For the 18 arrested individuals, the state has the responsibility to prove several elements beyond a reasonable doubt in order to find the defendants guilty of their charges:

  • Possession is the first component of a child pornography charge, which includes any picture, videotape, computer-generated image, or other visual depiction of a person under the age of 16;
  • The state must demonstrate that the defendant knowingly possessed child pornography;
  • The state must identify how many depictions of child pornography the defendant had, broken into categories or one or more, fewer than twenty, more than twenty but fewer than fifty, and fifty or more. This can include multiple copies of the same media.

If you have been charged with child pornography, any number of depictions can lead to a serious conviction. An arrested individual might raise an affirmative defense, under which he or she admits violation of Possessing or Transmitting Child Pornography by Minor instead of Possessing Child Pornography. While still a criminal offense, the former carries less serious penalties.

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marijuana, drug possession, drug charges, criminal charges, Stamford drug charges, criminal defense lawyerWhether you already have a criminal record, or a marijuana drug possession charge is your first offense, you should take your case seriously and hire a criminal attorney. In Connecticut, there are several different types of charges you might be facing if you are caught with marijuana and you are not protected under Connecticut medical marijuana laws.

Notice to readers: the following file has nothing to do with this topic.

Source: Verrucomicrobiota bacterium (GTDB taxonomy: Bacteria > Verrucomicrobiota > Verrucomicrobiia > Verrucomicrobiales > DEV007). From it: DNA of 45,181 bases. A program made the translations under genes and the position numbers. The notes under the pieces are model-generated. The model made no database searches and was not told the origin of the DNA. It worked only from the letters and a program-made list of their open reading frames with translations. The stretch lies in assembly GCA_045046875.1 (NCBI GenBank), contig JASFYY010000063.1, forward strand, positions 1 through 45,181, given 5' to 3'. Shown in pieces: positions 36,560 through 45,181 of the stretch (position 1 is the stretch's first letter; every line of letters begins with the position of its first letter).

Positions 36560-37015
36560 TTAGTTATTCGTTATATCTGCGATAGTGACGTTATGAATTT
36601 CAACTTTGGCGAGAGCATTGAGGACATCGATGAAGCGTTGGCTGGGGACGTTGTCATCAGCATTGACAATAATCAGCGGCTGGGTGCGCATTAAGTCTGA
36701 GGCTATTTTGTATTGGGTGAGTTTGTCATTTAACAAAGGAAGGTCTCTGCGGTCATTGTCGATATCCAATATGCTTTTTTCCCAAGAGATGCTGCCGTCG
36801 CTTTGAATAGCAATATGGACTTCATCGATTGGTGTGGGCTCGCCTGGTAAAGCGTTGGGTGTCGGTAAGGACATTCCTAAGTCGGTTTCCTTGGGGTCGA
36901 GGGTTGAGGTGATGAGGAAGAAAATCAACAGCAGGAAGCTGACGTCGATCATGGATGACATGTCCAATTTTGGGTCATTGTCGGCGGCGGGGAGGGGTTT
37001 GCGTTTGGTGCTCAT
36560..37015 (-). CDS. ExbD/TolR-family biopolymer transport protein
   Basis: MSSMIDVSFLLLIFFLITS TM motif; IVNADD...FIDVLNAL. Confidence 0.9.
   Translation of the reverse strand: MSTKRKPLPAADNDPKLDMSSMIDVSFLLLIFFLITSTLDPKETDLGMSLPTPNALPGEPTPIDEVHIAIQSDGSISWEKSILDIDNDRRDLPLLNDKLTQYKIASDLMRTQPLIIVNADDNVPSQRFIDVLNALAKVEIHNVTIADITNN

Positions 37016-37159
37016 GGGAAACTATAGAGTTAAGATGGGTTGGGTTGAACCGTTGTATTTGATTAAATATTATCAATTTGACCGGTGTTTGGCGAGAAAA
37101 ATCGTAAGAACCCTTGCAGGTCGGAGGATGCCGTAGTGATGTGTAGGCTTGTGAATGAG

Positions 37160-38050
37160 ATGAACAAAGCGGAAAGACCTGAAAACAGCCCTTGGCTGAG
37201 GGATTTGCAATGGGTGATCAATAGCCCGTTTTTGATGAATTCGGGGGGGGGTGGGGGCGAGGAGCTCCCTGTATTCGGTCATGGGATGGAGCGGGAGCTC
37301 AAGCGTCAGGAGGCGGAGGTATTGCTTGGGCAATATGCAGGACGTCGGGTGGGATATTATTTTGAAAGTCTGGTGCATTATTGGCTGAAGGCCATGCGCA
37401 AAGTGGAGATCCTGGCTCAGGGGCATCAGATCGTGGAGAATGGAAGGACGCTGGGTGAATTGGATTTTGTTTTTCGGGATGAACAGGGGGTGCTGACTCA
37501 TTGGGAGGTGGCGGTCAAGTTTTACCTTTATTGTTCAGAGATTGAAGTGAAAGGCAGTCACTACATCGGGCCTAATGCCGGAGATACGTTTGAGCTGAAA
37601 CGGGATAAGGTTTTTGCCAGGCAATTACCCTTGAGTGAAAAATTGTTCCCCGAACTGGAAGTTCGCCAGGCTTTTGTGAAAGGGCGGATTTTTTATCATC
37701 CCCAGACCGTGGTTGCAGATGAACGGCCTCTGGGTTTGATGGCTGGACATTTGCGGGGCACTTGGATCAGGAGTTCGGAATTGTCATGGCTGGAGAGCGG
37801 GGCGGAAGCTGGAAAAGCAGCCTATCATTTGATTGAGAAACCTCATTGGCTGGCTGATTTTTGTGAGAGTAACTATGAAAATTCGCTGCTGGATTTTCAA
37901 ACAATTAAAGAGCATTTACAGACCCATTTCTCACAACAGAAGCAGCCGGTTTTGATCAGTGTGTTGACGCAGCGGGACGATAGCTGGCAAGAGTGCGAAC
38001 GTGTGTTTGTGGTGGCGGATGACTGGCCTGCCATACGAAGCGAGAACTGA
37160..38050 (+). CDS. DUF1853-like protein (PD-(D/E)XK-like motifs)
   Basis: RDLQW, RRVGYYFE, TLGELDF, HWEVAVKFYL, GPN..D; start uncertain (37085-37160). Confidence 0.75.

If you are arrested with less than 4 ounces of marijuana, you could be facing a fine of $1,000 and, you could be sentenced to up to a year in jail. Any case involving higher quantities of marijuana can have more severe consequences.

Even young adults can face penalties if caught with marijuana: for possession of less than 5 ounces or possession of drug paraphernalia related to less than 5 ounces of marijuana, a juvenile under the age of 16 will have their license suspended for at least 60 days. Youth aged 17-21 will face fines and driver’s license suspension as well. Juveniles may also need to attend drug counseling and complete a certain number of community service hours.